The traditional framework also means that fee-based contracting, with its overlapping packages and timescales, has been slow to take root in Spain. To date, firms such as Bovis that offer a construction management service have largely been working with non-Spanish investors. Bovis, Heery and Mace are all hoping that Spanish clients are becoming sufficiently experienced to appreciate the greater flexibility – and risk – of the construction management route.
A view often expressed by British consultants is that their Spanish counterparts do not share their rigorous pre-project planning or mid-project management procedures, but still achieve good results on the type of intuition and improvisation that has possibly been squeezed out of the British approach. “That’s why the combination of the British and Spanish systems is so good,” says Bovis’ Quintero.
Keeping the numbers down
Spain has no large architectural practices with national coverage. According to Aukett + Imagina, more than 12 staff is a rarity.
There’s much more sitting around and talking, with table-banging and emotions
Currie & Brown director Kevin Ellis on what the Spanish use instead of lawyers
The legal position has been one disincentive to the formation of larger practices. After all, there is little point in growing a company or partnership if personal liability still keeps you awake at night.
Another reason for the small size of practices is the high cost of employment. Redundancy packages in particular can be prohibitive. Freelance architects, quantity surveyors and project managers often enter long-term relationships with firms without being employed by them. Ove Arup Partnership has a core staff of 15 but can call on another seven or eight regulars when workloads peak. The same system applies to contractors, which have small direct workforces and rely on labour-only subcontractors.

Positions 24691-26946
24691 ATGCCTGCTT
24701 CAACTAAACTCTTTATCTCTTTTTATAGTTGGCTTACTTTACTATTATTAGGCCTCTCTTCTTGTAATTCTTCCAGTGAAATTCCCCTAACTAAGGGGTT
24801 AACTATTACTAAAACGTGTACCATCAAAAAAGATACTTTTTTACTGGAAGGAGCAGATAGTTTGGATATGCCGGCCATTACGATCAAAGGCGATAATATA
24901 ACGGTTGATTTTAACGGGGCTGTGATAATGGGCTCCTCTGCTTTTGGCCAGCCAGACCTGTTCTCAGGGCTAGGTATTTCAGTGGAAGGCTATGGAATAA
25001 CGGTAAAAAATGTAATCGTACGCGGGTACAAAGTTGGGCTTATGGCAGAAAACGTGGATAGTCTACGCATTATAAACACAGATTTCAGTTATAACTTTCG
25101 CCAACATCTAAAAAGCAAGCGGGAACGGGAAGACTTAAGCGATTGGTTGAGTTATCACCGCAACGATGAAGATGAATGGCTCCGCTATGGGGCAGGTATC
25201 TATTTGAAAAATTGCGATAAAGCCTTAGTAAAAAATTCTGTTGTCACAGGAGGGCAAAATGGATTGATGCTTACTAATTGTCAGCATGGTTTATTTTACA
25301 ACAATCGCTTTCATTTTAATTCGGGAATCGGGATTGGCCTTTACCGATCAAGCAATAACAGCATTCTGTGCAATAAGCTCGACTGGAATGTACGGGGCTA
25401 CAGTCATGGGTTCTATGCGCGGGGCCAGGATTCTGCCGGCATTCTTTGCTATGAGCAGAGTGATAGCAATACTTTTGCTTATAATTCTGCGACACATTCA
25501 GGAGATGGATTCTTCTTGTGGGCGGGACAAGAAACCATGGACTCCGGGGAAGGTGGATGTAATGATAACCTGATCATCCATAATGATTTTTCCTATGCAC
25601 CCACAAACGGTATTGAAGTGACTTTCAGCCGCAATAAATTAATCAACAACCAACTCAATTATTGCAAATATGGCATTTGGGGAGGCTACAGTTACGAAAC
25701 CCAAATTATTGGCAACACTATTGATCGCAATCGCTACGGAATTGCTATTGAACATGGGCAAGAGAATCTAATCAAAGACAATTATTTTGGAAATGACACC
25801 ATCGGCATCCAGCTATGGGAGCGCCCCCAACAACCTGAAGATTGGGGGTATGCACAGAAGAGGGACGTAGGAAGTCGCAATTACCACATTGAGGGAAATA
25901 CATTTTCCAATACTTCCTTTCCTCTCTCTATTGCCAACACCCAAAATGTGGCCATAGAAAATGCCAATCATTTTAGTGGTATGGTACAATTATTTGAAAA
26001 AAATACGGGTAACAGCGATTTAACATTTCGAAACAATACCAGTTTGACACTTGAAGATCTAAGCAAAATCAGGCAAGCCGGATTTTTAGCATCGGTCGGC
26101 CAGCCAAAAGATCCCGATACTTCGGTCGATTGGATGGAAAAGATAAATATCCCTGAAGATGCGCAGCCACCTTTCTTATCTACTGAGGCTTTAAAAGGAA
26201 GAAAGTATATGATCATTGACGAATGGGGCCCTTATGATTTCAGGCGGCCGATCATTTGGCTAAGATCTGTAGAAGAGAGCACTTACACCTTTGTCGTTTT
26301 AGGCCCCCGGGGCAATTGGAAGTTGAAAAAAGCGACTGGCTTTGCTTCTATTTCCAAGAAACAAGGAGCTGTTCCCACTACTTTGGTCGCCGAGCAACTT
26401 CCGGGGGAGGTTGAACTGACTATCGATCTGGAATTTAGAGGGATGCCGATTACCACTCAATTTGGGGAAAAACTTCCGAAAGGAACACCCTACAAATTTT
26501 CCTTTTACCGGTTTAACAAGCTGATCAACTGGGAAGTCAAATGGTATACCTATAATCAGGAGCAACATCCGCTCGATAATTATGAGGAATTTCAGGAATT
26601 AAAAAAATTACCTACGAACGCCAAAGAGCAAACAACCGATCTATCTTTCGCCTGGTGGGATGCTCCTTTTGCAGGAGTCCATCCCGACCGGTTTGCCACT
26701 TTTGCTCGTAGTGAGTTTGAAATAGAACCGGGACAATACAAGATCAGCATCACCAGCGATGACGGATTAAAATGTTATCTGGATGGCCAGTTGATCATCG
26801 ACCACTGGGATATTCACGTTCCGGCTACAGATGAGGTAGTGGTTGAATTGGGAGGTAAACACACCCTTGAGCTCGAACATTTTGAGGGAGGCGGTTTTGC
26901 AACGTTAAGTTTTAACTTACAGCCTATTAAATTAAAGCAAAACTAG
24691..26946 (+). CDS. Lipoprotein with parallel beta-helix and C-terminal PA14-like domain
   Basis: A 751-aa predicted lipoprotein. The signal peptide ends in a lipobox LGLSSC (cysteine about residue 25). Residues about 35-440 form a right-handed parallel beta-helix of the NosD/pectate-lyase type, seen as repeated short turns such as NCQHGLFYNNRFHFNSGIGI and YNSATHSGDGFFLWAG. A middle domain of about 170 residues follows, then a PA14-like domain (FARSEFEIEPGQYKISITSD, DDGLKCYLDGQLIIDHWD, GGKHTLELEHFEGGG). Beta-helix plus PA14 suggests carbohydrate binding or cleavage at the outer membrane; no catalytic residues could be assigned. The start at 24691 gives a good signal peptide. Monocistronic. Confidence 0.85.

Decisions on design and materials inevitably reflect the nature and climate of Spain. Marble is far cheaper, and often used where carpet or tiles would be laid in the UK. Natural ventilation is a foreign concept, and air-conditioning a necessity.
“If we designed the lovely glass buildings Aukett does so well in the UK, people would boil,” says Lola Ripollés of Aukett + Imagina. In densely packed, vertical cities, offices and residential buildings are usually designed with lifts and basement car parks.
Construction costs are noticeably lower than in the UK. According to Gleeds, the Spanish twin of a British building would cost 80-90% of its sibling, because of lower materials, preliminary and on-site costs. A typically-specified Spanish school or supermarket would cost only 70-75% of its UK equivalent. Heery attributes part of the discrepancy to lower expectations for out-of-sight areas.
For consultants, lower construction costs have the effect of levelling the higher percentage fees achievable in Spain to take-home margins roughly the same as in the UK.
- The Spanish construction market is worth £41bn a year
- The best opportunities are for project managers, architects and construction managers
- The best bets for work are for overseas investors taking teams into Spain with them. This includes manufacturers and telecommunications companies
- Public spending in Spain will focus on healthcare
- Learning the language and embracing the culture are essential